Friday, February 8, 2013

Talking with Teens

Every parent of a teen has experienced it: that rare moment when your teen opens up and shares information with you about his or her life. It’s a joy.
But every parent also knows that much of the time, talking to a teen can be a bit of a struggle. In fact, parents often think that teens don’t listen and what a parent says doesn’t matter.
Parents do matter. What you say does make a difference. Research shows that nearly four in 10 teens (39 percent) say they wish their parents would talk to them more about topics like relationships, sex, and contraception.[1]
The first step in having good conversations with your teen is to think, in a quiet moment, how you feel about whatever it is you want to talk about with your teen. It is important to be honest with yourself so that you can be honest with your teen. Then, take advantage of the teachable moments in your lives and take some conversation tips from parents who’ve been in your shoes.

Question and Answer

Some of the most important conversations begin with a simple question.
Adolescence is a time of enormous change, physically, emotionally and socially. It is a difficult time for many parents. Young people say that they WANT to talk to their parents about sexuality, especially about values and relationships. They believe their parents’ opinion is important and they would like to be able to go to them when they have questions. If parents show they are open and willing to talk about these topics, teens will ask.
In general, the questions teens have for parents are of three types:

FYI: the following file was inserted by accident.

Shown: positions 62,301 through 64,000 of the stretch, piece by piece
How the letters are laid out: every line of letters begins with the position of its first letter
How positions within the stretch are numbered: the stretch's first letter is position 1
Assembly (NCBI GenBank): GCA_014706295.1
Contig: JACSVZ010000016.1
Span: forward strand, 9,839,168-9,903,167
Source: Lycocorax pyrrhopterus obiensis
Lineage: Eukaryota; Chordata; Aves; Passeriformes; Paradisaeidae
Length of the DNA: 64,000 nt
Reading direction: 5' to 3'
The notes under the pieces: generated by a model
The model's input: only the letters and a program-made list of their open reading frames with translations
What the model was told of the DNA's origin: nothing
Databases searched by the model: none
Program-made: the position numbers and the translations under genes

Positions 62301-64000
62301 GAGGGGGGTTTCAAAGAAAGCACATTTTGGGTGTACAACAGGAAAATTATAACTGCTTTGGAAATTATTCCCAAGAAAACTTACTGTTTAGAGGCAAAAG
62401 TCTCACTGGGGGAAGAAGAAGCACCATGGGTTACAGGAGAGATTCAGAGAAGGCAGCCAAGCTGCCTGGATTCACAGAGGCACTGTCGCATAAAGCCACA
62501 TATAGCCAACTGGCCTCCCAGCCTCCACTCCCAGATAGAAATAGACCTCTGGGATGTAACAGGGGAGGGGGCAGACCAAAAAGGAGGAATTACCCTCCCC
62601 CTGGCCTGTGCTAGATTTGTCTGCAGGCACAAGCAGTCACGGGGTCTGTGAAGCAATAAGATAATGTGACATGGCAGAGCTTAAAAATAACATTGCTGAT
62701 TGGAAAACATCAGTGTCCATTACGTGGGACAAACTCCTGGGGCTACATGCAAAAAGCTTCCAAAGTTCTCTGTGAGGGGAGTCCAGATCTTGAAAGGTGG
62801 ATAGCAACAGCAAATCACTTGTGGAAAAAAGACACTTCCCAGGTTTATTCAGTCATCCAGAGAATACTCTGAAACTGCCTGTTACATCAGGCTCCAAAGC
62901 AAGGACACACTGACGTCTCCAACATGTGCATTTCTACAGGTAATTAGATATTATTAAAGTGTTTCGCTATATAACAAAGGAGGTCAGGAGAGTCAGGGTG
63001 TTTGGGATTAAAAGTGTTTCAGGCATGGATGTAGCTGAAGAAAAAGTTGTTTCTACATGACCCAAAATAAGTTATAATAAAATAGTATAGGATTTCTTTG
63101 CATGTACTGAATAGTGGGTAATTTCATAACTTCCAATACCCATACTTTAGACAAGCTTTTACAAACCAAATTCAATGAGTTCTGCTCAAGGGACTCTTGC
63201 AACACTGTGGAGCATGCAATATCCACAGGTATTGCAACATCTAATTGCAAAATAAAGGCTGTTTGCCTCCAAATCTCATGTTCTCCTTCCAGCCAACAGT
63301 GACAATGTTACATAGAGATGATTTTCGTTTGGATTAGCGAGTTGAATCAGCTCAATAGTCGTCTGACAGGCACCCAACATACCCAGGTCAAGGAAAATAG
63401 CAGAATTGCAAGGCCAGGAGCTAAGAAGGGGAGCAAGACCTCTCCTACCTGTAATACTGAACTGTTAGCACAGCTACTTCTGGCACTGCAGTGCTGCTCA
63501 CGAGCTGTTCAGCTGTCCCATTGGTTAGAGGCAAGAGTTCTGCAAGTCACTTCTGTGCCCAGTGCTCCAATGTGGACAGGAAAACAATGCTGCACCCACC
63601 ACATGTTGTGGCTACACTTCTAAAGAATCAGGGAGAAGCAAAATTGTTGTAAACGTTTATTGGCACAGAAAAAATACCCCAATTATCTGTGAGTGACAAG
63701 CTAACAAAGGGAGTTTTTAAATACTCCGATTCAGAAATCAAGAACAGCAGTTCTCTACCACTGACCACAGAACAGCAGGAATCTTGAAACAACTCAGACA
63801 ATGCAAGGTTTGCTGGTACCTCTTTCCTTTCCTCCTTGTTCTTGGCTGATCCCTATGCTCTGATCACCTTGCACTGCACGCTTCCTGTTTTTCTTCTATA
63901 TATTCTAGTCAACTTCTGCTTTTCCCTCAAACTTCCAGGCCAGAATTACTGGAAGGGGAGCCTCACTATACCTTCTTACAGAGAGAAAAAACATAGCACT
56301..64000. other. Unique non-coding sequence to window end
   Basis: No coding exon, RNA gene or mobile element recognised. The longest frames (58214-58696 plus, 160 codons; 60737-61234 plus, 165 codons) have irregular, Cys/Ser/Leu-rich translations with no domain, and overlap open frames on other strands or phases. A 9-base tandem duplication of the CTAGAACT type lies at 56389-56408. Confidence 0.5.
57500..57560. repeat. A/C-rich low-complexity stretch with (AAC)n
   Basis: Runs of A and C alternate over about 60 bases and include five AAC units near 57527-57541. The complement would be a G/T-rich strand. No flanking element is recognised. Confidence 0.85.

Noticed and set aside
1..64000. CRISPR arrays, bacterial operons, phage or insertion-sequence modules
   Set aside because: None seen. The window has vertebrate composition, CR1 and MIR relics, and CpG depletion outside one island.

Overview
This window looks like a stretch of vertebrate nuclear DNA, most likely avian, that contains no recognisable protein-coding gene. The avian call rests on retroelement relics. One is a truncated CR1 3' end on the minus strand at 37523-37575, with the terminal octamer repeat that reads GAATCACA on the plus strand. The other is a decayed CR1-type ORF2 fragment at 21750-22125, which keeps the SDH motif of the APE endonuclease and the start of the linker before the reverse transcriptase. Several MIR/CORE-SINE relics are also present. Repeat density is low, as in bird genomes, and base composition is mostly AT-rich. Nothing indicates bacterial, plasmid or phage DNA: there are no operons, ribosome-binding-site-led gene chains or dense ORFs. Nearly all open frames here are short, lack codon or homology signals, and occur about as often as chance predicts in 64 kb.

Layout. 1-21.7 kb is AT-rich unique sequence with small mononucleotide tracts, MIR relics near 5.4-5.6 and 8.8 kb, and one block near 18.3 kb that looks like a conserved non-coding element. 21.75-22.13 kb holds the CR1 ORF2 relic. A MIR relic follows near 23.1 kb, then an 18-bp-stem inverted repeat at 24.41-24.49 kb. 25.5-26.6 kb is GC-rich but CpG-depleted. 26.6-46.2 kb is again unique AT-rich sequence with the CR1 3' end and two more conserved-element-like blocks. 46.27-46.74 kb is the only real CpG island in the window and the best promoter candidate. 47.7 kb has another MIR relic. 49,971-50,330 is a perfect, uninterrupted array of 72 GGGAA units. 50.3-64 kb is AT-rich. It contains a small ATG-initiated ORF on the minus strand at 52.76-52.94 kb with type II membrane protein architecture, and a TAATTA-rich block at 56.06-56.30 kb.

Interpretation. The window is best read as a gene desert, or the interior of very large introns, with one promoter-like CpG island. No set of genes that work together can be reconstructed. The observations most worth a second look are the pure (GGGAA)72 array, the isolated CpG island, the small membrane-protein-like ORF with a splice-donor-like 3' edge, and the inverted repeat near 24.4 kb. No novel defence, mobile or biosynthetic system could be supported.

• Knowledge or information
  • Values or what is right
  • Is this normal?
Knowledge questions (such as “What is a condom?”) can be some of the easier types of questions for many parents to address. If you don’t know the answer, it’s an opportunity to find the answer together with your teen.
Values questions (such as, “Is it OK to have sex before marriage?”) indicate teens are trying to figure out what they believe in, their own values, and what’s right for them. This is also an important task of adolescence. While many parents want their children to embrace their own values about sex, sexuality, and relationships, as teens grow into adulthood, they may test, rebel, or decide differently for themselves. 
Is this normal? questions (such as, “My girlfriend says her breasts are not the same size. Is this normal?”) These might be about physical or emotional development. Teens might not ask these questions about themselves directly but about friends or classmates. With so many changes happening, teens really do want to know what is normal.